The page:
The conflict began in May and threatens supplies.
A negotiation hearing between the union and the three plants that produce in the country failed and led to a three-day strike in the tire sector. At a time of obstacles to imports, lack of inputs and exorbitant prices, the conflict that has been going on for four months promises to complicate the automotive industry and further strain the situation of shortages that exist in the market.
The three plants that produce tires for cars, trucks and other vehicles in the country were already suffering from blockades that limited production and the failure of a new negotiation instance promises to further curb a key sector on which all means of automotive transport depend. from the country.
The union claim, for wage issues and the work regime in the sector, began in May and in recent weeks the Single Union of Tire Workers (Sutna) escalated it with the blockade of the tire plants of Fate, Pirelli and Bridgestone.
“It will be easier to find remains of Noah’s Ark than tires” (Madanes Quintanilla)
The Pirelli plant in Merlo, in Greater Buenos Aires, had to stop completely due to Sutna unionists blocking access and allowing only the passage of people from their own sector. The plant continued to produce for a while with the supplies it had, but finally had to stop as it was unable to remove the manufactured tires and ran out of physical storage space.
Fifteen days ago Pirelli issued a statement reporting the blockade to which it was (and continues to be) subjected with what it called Sutna’s “absolutely false” argument that union representatives are prevented from accessing the plant when in truth, he stressed, within of the company “there are internal delegates and staff from the Merlo branch.” Pirelli did remove a union representative who physically assaulted Pirelli workers by throwing stones at them during a demonstration.
In Fate and Bridgestone, although scenes of such violence were not recorded, the blockades also keep production to a minimum.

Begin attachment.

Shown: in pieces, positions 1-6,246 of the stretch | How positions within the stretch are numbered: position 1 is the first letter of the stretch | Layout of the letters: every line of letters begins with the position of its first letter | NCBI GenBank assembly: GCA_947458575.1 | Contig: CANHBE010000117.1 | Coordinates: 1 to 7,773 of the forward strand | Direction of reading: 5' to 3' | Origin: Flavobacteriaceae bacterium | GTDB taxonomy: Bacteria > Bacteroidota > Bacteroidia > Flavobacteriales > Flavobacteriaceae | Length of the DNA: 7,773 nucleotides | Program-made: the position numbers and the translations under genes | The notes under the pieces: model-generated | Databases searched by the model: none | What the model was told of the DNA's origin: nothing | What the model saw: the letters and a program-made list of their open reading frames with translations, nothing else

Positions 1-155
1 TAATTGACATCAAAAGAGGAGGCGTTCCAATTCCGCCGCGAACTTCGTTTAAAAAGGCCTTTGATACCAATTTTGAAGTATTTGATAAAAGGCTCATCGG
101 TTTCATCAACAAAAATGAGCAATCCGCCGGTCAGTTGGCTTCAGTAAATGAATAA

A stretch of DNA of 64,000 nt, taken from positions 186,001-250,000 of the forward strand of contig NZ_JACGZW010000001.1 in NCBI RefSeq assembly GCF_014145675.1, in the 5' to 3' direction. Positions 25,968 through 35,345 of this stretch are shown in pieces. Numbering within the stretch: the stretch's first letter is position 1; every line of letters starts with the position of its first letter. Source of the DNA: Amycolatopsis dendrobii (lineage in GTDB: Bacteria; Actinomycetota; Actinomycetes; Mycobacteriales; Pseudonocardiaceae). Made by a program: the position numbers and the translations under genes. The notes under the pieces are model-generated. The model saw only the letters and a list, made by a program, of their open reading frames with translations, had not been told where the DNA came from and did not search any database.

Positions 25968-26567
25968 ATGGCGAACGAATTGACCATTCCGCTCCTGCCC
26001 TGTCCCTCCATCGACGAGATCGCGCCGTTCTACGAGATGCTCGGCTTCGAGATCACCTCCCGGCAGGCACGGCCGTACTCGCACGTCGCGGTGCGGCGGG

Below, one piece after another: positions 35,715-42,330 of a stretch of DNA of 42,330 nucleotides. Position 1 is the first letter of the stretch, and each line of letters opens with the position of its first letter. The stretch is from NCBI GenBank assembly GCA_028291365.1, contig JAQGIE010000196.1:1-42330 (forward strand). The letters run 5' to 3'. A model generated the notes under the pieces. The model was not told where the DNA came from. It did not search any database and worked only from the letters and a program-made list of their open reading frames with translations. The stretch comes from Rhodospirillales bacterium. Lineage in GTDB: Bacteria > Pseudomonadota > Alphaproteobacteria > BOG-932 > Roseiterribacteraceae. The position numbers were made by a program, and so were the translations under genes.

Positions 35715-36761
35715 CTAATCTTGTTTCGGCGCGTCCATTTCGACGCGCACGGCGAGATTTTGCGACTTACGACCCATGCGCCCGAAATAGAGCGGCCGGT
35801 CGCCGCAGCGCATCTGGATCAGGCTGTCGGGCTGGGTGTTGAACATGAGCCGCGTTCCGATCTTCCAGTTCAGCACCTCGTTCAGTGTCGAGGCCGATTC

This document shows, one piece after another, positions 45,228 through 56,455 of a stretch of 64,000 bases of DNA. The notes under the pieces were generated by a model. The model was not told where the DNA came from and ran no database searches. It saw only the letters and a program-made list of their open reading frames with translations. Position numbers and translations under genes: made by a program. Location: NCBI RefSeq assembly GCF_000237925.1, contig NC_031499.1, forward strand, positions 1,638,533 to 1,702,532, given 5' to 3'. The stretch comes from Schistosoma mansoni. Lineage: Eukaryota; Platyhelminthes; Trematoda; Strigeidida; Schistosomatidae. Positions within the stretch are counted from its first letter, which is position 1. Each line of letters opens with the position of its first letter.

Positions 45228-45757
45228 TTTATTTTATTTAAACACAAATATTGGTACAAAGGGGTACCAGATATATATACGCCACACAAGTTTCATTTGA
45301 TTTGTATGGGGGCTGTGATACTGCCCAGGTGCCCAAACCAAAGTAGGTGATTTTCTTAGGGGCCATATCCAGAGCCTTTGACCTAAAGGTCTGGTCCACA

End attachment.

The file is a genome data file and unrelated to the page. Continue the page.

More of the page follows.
60% of the local supply of covers is of imported origin. Local companies say they cannot accept the union’s demands without damaging their competitiveness
Fate spokesmen told Infobae that the nearly 120 days of blockades, assemblies, strikes and other interruptions keep production at 40% of capacity, a figure that is repeated throughout the local industry. And that this can generate a bottleneck in terms of supply and accumulation of stocks.
The shortage is not complete because approximately 60% of the local supply of covers is produced abroad, but given the difficulties and the dropper pace with which the Central Bank allows the payment of imports, the conflict ends up weighing on prices. , which have skyrocketed in recent months even for the cheapest models.
“It will be easier to find remains of Noah’s Ark than tires,” Fate and Aluar owner Javier Madanes Quintanilla said last week.
The union itself recognized the actions in access to the three factories of “tire workers, the union representation and members of the piquetero movement and union organizations of struggle.” The general secretary of Sutna, Alejandro Crespo, demands payment of 200% of the hours worked on weekends. The current agreement establishes the 6 x 2 system: the operators work 6 consecutive days and then they have 2 francs, on rotating days. For each day worked, they charge 100%, regardless of the day of the week they do it, and if they add additional days, they charge the extras at 150% or 200%, depending on the day in question.
The union seeks to change these conditions and force the payment of extras not contemplated in the Agreement, taking advantage of the peak in demand in recent months, fueled by orders from automotive terminals but also by restrictions on importing tires from abroad. Last year’s parity is also under discussion.
After the failure of yesterday’s negotiation, the nineteenth consecutive hearing without results, complete shifts will be stopped at each plant, although production will not be completely stopped. There will also be, as they trusted from the Sutna, actions to make the conflict visible.
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